If you wanted to prove your hypothesis scientifically, how would you go about it? It would involve putting Chanel No 5 on a lot of people, and having at least two sniffers smell them all and note differences (or not). Right? Can you cite to any science to support your view?
Last edited by james1051; 23rd May 2014 at 11:12 PM.
Of course the same fragrance will smell different on different people. The same fragrance will smell different on the same person under different circumstances . Your age, your health and even your diet (amongst other things) will affect how a fragrance will smell.
And whilst an object such as a painting or a sculpture or even a piece of music will not change, ones interpretation of it can change. All Art involves a dialogue between at least two (the work and the observer); no work of art can exist in a vacuum, unseen, unlistened to, unsmelled.
I'm really struggling to appreciate the level of science in this thread, such as : perfume doesn't get absorbed into the skin?
If you belive that then whatever you say needs to be taken with a large dose of salt.
Comparing perfume to a work of art like a fixed solid object like a painting and saying because perfume is like a work of art it can never change once it's been made is down right ridiculous. Granted the perfume will remain stable and the same for quite a period of time but only in the bottle, not once it's out the bottle and the molecules are now interacting and mixing with the compounds in the air and on your skin.
A perfume is made out of volatile liquid substances that can most definitely smell different in varying conditions of temperature/rate of evaporation, skin type/chemistry. Skin is is like a little microcosm, it holds oils, bacteria, residual chemicals from creams/soaps/atmospheric contamination etc and most definitely will interact with the compounds in perfume, to what degree depends on the person, could it be noticeable most definitely. Perfume can smell different even on paper depending on the ambient temps/humidity conditions and type of paper.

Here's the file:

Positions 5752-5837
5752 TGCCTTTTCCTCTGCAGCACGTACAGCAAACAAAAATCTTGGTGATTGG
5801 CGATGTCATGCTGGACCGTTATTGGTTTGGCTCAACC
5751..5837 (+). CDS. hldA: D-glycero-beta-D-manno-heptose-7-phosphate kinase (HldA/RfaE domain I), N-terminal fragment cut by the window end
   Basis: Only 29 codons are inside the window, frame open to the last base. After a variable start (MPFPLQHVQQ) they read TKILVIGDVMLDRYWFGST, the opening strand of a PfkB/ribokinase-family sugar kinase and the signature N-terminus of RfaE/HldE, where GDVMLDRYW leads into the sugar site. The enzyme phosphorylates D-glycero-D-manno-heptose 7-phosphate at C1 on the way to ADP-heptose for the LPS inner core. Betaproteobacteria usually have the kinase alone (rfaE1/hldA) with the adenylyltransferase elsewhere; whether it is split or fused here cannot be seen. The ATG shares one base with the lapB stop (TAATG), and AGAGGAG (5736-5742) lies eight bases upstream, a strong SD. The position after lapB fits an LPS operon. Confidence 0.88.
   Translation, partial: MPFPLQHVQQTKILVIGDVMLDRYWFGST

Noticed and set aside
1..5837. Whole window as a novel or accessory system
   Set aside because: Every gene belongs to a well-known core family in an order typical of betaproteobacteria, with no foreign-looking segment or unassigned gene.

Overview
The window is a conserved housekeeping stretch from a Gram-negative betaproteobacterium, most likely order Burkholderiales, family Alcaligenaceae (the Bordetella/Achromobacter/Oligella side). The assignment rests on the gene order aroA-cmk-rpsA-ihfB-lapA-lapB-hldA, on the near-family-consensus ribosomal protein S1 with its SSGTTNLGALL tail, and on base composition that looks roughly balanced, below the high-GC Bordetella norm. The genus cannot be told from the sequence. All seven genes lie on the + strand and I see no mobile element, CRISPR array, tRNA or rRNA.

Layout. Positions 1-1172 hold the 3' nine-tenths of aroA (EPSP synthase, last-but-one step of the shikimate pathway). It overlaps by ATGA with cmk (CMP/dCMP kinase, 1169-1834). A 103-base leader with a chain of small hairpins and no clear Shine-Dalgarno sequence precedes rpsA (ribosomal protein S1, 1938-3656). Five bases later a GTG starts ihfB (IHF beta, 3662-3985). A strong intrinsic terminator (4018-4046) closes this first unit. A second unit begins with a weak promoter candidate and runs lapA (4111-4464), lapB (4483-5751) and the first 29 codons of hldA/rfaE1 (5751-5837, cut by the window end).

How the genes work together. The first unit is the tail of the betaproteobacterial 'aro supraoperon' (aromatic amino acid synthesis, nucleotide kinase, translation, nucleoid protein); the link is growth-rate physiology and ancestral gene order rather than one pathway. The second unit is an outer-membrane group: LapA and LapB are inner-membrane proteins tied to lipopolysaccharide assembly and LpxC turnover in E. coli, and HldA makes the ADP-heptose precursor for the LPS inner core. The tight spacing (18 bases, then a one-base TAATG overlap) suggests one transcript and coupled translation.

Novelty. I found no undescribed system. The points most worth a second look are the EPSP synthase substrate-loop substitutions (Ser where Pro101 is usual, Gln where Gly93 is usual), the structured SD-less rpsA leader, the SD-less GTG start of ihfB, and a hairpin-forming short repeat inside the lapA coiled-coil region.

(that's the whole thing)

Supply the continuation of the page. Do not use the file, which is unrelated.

A perfume works by flooding the air with sufficient fragrance molecules so that they overcome the residual and ambient smells, the rate at which the various molecules that comprise a perfume are depleted/evaporated/absorbed make up it's scent signature/development/notes and sillage/longevity. All those factors can only be fixed in laboratory conditions with the perfume applied to an inert substance, out in the real world there can be significant variability, some of the perfume compounds may be absorbed on some skins more than others, some oily skins may trap some of the compounds and extend them or slightly modify them, if it's very hot, humid or cold the rate of evaporation of the various compounds will change. The perfume compounds may not "change" per say when they hit the skin, the compounds will still initially all be there as per how they were made but they will be remixed and joined with other compounds so there's no ways in hell the smell could somehow be rigidly fixed.
One of the fundamental challenges in perfume design is the rate of depletion of the various compounds, if you are relying on 3 compounds to compose a perfume and one evaporates/depletes significantly faster than the other 2 then after 15 minutes you will only be smelling the 2 compounds, the perfume now smells different.
Last edited by Airlight; 24th May 2014 at 09:38 AM.